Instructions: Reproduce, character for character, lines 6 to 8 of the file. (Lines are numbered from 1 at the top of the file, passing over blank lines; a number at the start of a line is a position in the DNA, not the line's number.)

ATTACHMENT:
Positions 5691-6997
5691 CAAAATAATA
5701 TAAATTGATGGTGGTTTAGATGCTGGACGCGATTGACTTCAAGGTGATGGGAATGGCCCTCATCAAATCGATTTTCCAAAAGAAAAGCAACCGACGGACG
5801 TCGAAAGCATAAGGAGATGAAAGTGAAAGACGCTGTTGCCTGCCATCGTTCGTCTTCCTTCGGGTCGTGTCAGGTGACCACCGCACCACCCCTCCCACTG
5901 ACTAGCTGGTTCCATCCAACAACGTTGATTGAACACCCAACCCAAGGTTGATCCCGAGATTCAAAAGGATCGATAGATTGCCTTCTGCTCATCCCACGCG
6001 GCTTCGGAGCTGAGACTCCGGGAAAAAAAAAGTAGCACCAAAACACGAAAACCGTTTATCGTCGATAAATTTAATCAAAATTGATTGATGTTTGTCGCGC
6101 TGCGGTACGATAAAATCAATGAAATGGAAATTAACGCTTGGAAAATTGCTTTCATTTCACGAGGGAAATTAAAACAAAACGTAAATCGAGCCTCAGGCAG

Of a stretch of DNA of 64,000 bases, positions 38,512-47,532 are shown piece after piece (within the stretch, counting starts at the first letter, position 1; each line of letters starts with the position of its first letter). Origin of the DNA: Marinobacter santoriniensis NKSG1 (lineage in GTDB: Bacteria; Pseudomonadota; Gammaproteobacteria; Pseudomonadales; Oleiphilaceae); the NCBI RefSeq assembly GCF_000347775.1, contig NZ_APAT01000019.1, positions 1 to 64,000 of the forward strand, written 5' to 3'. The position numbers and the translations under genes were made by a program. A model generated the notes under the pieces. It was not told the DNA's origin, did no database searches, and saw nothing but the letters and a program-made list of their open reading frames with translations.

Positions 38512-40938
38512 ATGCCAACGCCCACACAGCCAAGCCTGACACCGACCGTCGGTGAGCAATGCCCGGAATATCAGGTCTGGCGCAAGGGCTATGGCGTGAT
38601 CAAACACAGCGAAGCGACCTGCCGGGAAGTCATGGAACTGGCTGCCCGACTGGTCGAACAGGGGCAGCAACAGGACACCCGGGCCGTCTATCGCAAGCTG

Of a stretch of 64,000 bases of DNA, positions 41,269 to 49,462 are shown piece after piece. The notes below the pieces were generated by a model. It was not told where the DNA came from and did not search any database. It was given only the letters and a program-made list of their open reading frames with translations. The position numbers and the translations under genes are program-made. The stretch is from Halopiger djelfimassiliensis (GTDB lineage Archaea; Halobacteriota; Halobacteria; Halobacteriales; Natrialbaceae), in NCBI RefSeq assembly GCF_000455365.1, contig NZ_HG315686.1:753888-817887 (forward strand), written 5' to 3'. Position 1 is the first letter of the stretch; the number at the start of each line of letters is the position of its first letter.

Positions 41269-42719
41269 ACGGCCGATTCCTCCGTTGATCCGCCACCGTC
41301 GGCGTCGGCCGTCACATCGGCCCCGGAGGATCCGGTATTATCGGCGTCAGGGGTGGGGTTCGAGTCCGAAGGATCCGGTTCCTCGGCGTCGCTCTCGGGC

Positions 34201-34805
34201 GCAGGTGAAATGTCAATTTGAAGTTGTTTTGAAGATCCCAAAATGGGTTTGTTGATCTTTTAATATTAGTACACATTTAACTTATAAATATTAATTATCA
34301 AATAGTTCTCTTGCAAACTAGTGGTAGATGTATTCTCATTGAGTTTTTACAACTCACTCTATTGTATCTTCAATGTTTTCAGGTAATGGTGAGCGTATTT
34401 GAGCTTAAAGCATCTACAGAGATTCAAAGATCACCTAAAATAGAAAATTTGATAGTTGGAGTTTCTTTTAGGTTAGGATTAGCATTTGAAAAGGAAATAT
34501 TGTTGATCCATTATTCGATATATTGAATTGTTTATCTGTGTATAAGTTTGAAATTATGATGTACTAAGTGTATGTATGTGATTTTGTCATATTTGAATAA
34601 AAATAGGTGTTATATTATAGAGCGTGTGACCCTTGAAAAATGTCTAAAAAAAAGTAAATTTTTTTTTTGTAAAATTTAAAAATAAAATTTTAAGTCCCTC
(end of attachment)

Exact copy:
6001 GCTTCGGAGCTGAGACTCCGGGAAAAAAAAAGTAGCACCAAAACACGAAAACCGTTTATCGTCGATAAATTTAATCAAAATTGATTGATGTTTGTCGCGC
6101 TGCGGTACGATAAAATCAATGAAATGGAAATTAACGCTTGGAAAATTGCTTTCATTTCACGAGGGAAATTAAAACAAAACGTAAATCGAGCCTCAGGCAG

Of a stretch of DNA of 64,000 bases, positions 38,512-47,532 are shown piece after piece (within the stretch, counting starts at the first letter, position 1; each line of letters starts with the position of its first letter). Origin of the DNA: Marinobacter santoriniensis NKSG1 (lineage in GTDB: Bacteria; Pseudomonadota; Gammaproteobacteria; Pseudomonadales; Oleiphilaceae); the NCBI RefSeq assembly GCF_000347775.1, contig NZ_APAT01000019.1, positions 1 to 64,000 of the forward strand, written 5' to 3'. The position numbers and the translations under genes were made by a program. A model generated the notes under the pieces. It was not told the DNA's origin, did no database searches, and saw nothing but the letters and a program-made list of their open reading frames with translations.